Syntax encodes information structure: Evidence from on-line reading comprehension
Author(s)Brown, Meredith; Savova, Virginia; Gibson, Edward A.
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Although sentences are thought to be generally easier to process when given information precedes new information, closer examination reveals that these preferences only manifest within some syntactic structures. Here, we examine the consequences of the relative ordering of given and new information (information structure) for the on-line comprehension of prepositional-object (PO) and double-object (DO) dative sentences. Experiment 1 demonstrated using self-paced reading that the on-line comprehension of DO structures, but not PO structures, is more difficult with new-before-given information structure. Experiment 2 assessed the comprehension of dative sentences with animate themes to evaluate two potential sources of this interaction: information-structural constraints encoded within syntactic representations (argument structure hypothesis) vs. word-to-word contingency statistics (linear position hypothesis). Despite experiment-wise differences in word-to-word contingency statistics, the interaction between syntactic structure and information structure persisted in Experiment 2. Taken together, these results suggest that syntactic representations can include information-structural constraints on their arguments.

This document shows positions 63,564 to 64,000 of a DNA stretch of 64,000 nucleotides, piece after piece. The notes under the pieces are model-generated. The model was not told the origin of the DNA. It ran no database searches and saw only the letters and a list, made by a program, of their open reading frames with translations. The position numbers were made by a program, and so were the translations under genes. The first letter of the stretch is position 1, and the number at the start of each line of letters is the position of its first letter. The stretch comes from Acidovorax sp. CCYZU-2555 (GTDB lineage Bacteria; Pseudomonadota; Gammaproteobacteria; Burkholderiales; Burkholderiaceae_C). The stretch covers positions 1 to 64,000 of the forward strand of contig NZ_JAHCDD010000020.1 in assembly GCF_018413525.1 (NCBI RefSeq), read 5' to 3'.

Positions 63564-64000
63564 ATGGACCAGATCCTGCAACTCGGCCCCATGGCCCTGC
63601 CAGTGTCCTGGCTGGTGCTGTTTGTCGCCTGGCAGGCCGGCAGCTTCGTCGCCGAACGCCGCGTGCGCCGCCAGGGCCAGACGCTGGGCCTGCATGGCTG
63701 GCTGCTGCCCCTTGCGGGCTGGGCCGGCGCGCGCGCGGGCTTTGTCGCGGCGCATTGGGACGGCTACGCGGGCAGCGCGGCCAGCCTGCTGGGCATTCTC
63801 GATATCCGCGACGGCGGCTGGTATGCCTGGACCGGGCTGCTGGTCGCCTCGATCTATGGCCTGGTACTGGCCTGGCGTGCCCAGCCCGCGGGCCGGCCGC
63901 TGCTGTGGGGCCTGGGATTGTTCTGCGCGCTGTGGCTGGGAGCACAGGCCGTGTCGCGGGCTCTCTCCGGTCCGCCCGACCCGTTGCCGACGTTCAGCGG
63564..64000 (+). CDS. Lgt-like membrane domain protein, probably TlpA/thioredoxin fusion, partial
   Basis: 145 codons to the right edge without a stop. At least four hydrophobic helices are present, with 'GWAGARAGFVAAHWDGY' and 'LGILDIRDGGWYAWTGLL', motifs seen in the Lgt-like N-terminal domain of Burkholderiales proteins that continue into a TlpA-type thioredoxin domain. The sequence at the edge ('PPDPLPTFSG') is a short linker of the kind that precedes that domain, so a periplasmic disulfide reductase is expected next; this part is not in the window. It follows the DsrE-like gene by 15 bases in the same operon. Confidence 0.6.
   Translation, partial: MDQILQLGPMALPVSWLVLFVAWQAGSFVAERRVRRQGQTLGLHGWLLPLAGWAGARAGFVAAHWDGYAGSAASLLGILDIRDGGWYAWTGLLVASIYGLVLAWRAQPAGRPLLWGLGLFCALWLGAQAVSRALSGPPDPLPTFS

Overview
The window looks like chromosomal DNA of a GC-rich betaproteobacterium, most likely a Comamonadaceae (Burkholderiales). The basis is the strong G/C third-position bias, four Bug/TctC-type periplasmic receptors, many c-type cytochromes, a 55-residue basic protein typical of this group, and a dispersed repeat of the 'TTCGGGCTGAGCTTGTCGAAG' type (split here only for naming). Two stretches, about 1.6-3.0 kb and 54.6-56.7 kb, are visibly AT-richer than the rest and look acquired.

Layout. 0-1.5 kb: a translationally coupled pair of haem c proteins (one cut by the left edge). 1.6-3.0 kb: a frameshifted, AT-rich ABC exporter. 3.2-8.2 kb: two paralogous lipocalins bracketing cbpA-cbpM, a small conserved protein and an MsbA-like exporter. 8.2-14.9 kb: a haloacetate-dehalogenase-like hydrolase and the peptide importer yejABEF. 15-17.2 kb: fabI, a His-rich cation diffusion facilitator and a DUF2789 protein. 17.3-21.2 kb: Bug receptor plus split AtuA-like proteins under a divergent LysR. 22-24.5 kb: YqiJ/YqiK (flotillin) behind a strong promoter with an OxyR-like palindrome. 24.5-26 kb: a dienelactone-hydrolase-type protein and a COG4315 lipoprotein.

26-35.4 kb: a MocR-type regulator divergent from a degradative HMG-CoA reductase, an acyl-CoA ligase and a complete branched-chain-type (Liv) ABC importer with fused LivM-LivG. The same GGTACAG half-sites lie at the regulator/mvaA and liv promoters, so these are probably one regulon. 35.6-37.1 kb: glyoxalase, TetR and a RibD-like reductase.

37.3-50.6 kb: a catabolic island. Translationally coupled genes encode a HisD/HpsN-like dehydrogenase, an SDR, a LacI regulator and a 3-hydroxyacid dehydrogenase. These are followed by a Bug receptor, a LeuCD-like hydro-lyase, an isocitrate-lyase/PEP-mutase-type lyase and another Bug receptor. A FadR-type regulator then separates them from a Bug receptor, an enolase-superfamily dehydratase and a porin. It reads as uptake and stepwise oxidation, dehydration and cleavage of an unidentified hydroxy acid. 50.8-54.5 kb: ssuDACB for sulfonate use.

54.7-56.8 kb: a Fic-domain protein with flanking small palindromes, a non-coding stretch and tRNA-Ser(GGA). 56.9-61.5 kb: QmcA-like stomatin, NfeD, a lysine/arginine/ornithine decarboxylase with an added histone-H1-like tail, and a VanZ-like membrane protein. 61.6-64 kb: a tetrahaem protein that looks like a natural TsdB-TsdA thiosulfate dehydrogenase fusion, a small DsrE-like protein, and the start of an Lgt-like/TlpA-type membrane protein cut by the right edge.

DepartmentMassachusetts Institute of Technology. Department of Brain and Cognitive Sciences; Massachusetts Institute of Technology. Department of Linguistics and Philosophy
Journal of Memory and Language
Brown, Meredith, Virginia Savova, and Edward Gibson. “Syntax Encodes Information Structure: Evidence from on-Line Reading Comprehension.” Journal of Memory and Language 66, no. 1 (January 2012): 194–209.
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